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Non-Review Review: The King of Staten Island

The King of Staten Island is very much a typical late Judd Apatow project, in the style of Funny People, This is 40 or Trainwreck.

It is a serio-comic character study that essentially tries to wed the juvenile comedic sensibility that Apatow brought to the mainstream with films like Knocked Up and The 40-Year-Old Virgin with the more earnest adult coming-of-age stories that were popular in the early nineties. The results are sporadically funny and affecting, often built around a single or multiple star personas. In each cause, the quality of the film largely comes down to the quality of the star anchoring it, with Trainwreck standing out due to strong turns from both Amy Schumer and Bill Hader.

“King of One of the Boroughs of New York!”

The King of Staten Island tries this approach with Pete Davidson, the stand-up comedian who is currently best known for his work on Saturday Night Live that often involved him directly addressing his own personal controversies. As with Trainwreck, the film is driven by Davidson who shares a co-writing credit and whose character is transparently modelled on Davidson himself. As such, Davidson’s star persona exerts a strange gravity on The King of Staten Island, all the more notable for the fact that this is really Davidson’s first proper starring role of itself.

The King of Staten Island is occasionally moving and engaging, but it never manages to escape from Davidson’s shadow. Simultaneously, there’s something slightly frustrating in the way that for all The King of Staten Island transparently draws from Davidson’s own experiences and history, its narrative structure is painfully generic. Its central character arc is so routine as to undermine any real sense of personality or intimacy. This is the central paradox of the film. The King of Staten Island is both unable to escape Davidson’s gravity and unable to bring itself to look directly at him.

Fighting firemen.

To be fair, there is a clear evolutionary line between the films that established Judd Apatow as an influential voice in American comedy and the films that he has made a point of producing in recent years. Apatow was the writer and director who really codified the sense of arrested development that defines so much of modern mainstream American comedy, tales of adults who seem trapped within a perpetual adolescence.

This template perhaps resonates with the millennial generation as more than just a punchline. After all, the young adults who came of age at the turn of the century are more likely to live at home with their parents for longer, less likely to enjoy the career and financial stability that their parents took for granted, and less likely to settle down into traditional family units. This is a generation that has – through no fault of its own – been unable to meet many of the landmarks of “growing up” as set by their elders.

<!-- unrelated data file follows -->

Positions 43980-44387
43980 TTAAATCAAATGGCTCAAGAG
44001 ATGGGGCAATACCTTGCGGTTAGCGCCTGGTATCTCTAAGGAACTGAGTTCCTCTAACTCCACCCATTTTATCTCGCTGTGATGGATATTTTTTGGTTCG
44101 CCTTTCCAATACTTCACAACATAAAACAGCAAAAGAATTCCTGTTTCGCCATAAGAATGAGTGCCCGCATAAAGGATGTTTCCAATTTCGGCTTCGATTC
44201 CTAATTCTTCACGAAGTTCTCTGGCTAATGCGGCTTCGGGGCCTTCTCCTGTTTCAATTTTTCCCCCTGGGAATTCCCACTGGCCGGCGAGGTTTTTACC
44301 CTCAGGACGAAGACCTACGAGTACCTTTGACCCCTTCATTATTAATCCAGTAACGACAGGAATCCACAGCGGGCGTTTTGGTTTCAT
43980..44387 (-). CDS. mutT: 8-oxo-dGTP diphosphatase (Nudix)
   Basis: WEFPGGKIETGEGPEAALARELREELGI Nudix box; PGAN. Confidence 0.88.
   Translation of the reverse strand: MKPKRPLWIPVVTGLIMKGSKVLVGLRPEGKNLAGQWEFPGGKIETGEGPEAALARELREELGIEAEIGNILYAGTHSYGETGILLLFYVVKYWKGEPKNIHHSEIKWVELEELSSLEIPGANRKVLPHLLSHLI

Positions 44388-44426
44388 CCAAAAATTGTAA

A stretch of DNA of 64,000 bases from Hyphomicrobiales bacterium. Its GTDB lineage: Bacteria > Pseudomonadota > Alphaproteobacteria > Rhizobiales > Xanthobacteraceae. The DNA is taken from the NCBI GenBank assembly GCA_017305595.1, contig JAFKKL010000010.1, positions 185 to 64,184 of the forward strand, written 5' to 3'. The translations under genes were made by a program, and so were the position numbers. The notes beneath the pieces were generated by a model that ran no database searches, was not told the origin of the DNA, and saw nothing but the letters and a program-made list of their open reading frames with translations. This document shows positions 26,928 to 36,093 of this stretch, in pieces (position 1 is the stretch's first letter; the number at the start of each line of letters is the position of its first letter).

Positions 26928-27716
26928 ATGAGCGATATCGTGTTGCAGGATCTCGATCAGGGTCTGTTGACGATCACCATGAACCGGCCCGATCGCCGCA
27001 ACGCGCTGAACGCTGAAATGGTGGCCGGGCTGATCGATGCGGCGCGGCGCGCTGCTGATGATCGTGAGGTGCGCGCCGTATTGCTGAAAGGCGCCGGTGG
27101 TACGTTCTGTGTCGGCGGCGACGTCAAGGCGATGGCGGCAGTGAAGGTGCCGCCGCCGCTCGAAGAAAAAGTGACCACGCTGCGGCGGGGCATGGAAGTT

Lighting up the screen.

The overgrown man-children of contemporary American comedy may resonate with those anxieties on multiple levels. As such, it makes a certain amount of sense that Apatow’s films would shift genre slightly, taking the punchlines that defined films like Knocked Up as playing them just a little more earnestly and sincerely. Perhaps Apatow has simply inverted the classic assertion that history repeats “the first as tragedy, then as farce.”

Scott is a fairly standard Apatowian protagonist. He is a young man with no real prospects, growing up in a dead end environment. He spends his days smoking marijuana and playing video games, fantasising about his plans to open a unique tattoo restaurant, but without taking any real steps towards accomplishing that dream beyond idly tattooing his best friends for practice. “Let’s go somewhere,” pleads a guest of the group in the opening scene. “Let’s go dancing.” Scott sighs, “We don’t go out.” He lounges in his chair, “I love it here. It’s safe.”

Family man.

There are obvious comedic elements seeded through The King of Staten Island, with Scott being fairly quick-witted and the film lingering on the weird conversational tangents that the characters explore. However, even these jokes are premeated with a sense of melancholy. The King of Staten Island is very relaxed in its pacing, perhaps hoping to capture the listlessness and existential ennui of these young men trapped in what they describe as the forgotten borough.